=xn=: This brings the proof to a close.
Demonstration: Turning hard calculus problems into easy inequality problems
In order to get the maximum and/or lowest (local or global) values of a given function F(x), the conventional procedure is to solve F′(x)=0 for x and then obtain the extreme values of F(x) by putting those x into F(x) (x). However, there are situations when the conventional strategy may not work. It is possible that solving F′(x)=0 for x will not be feasible, or that there may be other limitations in the issue. To our advantage, taking derivatives is not the sole method of solving optimization issues.
- I’ll give you two illustrations.
- My previous posts on this site have discussed the Putnam family heirloom collection.
- In the problem description, it is stated:Find the largest value of x3-3x while keeping the restriction x4+3613×2 in mind.
- Even if we were to begin, where would we begin?
- One thing that could pique our curiosity is that the AM-GM inequality says that the x4+36 is “connected” to 12×2, which is oddly close to the 13×2 in the dilemma.
- However, if I deduct 12×2 from the total inequity, I get the following:Now we’re in the black.
Because perfect squares are always non-negative, we can disregard the left inequality and just take the square root, and the restriction now takes on a much more straightforward structure: When this is true, the values of x that fall between the two values of x for which the graph of y=x crosses the graph of y=x2-6 are the values of x in between.
As a result, the limitation is reduced even more to: f(x) has a local maximum value of 2 at x=-2, and from there, f(x) increases monotonically as x increases to -1, where f(x) has a local minimum value of -2, and then f(x) decreases monotonically as x increases to 1 where f(x) has a local maximum value of 2, and f(x) increases monotonically from x=3 to x=3, and f(3)=18, so The second problem is Problem 4 from the British Mathematical Olympiad, which took place in 1991.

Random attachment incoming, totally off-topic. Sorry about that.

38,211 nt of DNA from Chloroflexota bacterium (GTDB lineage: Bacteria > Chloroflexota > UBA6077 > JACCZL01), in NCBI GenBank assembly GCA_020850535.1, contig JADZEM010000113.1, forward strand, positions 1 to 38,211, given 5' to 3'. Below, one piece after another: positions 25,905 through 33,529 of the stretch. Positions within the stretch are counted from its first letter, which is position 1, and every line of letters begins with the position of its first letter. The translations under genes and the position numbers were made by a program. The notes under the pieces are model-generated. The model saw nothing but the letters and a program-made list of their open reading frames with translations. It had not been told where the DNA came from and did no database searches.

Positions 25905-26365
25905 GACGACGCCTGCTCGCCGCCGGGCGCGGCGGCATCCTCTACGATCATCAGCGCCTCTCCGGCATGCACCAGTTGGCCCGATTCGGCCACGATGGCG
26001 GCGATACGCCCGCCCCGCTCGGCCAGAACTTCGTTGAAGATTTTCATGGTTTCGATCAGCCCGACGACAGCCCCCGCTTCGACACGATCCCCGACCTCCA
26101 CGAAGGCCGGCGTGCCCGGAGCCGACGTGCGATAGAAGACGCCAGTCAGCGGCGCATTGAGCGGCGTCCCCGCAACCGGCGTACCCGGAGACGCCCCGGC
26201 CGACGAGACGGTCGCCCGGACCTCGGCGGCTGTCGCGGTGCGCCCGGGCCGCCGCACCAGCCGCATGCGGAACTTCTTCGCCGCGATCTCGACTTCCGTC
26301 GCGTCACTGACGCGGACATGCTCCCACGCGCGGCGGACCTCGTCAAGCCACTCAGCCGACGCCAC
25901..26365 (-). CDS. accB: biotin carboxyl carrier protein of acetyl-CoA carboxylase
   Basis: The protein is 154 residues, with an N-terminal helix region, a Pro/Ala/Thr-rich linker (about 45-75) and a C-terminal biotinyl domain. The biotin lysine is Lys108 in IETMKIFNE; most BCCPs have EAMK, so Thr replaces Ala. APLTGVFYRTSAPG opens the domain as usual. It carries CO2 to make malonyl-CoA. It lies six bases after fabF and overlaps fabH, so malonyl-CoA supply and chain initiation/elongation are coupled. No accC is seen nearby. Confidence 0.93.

For the positive real integers x, y, and z, determine the value of (x+y)(y+z) that is the smallest possible while satisfying the restriction (xyz)(xyz)=1.
We’ll try to find a way around the tiresome jumble of Lagrange multipliers, which would be the bad news in this case.
The strategy used in the previous problem was a straightforward computation.
First, I’m going to demonstrate one conceivable manner in which you may guess that the correct answer is 2, and then I’ll demonstrate that 2 is the correct answer by demonstrating that 2 is the correct answer.
If we switch x and z, the value of f(x,y,z) remains unchanged; that is, f(x,y,z)=f(z,y,x) for all x and z.
So if f(a,b,c) is the minimal value then so is f(c,b,a) (c,b,a).
With that assumption, the issue reduces to minimizing (y+a)² subject to a²y(y+2a)=1.
Now I shall prove this.
But examine the expansion of xz(x+y)(y+z), bearing in mind that xyz(x+y+z)=1: So (x+y)(y+z) 2 would indicate that: This violates the AM-GM inequality, hence (x+y)(y+z) 2 is false for any (x,y,z) meeting the restriction.
The reason that this indirect technique is important is that it turns out that it’s actually quite difficult to establish there must exist a point (x,y,z) fulfilling x-z and where f(x,y,z) takes its minimal value.
It was studying those old notes and recalling how nice it felt to find out that I could use a basic inequality argument to bypass that much harder difficulty that prompted me to create this post.
When used wisely, inequalities may be an effective problem-solving tool for tackling complex problems. When it comes to addressing specific physics difficulties, I have found them to be really valuable since they may occasionally provide beautiful answers to problems that would otherwise be extremely time-consuming to tackle directly using calculus. As an illustration, it’s a good idea to keep an eye out for new tools that you can incorporate into your arsenal of mathematical problem-solving techniques: even if you never really need them and you can’t predict when one or another tool will come in handy, having more tools will mean being able to solve more problems and solving problems in more effective ways in the long run.
Unless otherwise specified, all of the photos in this page are my own creations. The Mathematical Association of America owns the intellectual property rights to the Putnam test problems. On the website kskedlaya.org, you may view previous Putnam questions dating back to the 1985 test, as well as solutions dating back to 1995. The British Mathematical Olympiad Subtrust owns the intellectual property rights to the problems from the British Mathematical Olympiad. In the book The Mathematical Olympiad Handbook, which is an excellent book containing all BMO problems from 1965 through 1996 as well as solutions and, uniquely among problem-solving books, extremely detailed commentary on those solutions and guidance on how to understand them, the version of the BMO problem that I wrote about here is taken from that book.